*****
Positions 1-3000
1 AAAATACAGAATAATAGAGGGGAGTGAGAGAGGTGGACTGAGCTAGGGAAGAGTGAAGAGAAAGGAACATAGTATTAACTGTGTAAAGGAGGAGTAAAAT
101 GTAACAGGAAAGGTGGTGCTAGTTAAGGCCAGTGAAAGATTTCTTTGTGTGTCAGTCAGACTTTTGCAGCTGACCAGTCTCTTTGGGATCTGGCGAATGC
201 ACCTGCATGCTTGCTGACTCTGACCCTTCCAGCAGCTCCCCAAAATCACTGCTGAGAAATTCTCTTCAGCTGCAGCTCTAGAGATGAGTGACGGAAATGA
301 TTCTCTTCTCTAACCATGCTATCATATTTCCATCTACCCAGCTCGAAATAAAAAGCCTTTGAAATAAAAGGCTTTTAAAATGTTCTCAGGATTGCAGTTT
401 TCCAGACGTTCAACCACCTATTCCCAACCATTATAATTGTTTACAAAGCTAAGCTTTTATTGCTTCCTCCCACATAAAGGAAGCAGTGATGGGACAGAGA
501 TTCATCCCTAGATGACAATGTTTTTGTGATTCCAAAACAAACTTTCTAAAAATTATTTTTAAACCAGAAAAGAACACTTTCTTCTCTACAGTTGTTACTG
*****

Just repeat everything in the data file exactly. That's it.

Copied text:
Positions 1-3000
1 AAAATACAGAATAATAGAGGGGAGTGAGAGAGGTGGACTGAGCTAGGGAAGAGTGAAGAGAAAGGAACATAGTATTAACTGTGTAAAGGAGGAGTAAAAT
101 GTAACAGGAAAGGTGGTGCTAGTTAAGGCCAGTGAAAGATTTCTTTGTGTGTCAGTCAGACTTTTGCAGCTGACCAGTCTCTTTGGGATCTGGCGAATGC
201 ACCTGCATGCTTGCTGACTCTGACCCTTCCAGCAGCTCCCCAAAATCACTGCTGAGAAATTCTCTTCAGCTGCAGCTCTAGAGATGAGTGACGGAAATGA
301 TTCTCTTCTCTAACCATGCTATCATATTTCCATCTACCCAGCTCGAAATAAAAAGCCTTTGAAATAAAAGGCTTTTAAAATGTTCTCAGGATTGCAGTTT
401 TCCAGACGTTCAACCACCTATTCCCAACCATTATAATTGTTTACAAAGCTAAGCTTTTATTGCTTCCTCCCACATAAAGGAAGCAGTGATGGGACAGAGA
501 TTCATCCCTAGATGACAATGTTTTTGTGATTCCAAAACAAACTTTCTAAAAATTATTTTTAAACCAGAAAAGAACACTTTCTTCTCTACAGTTGTTACTG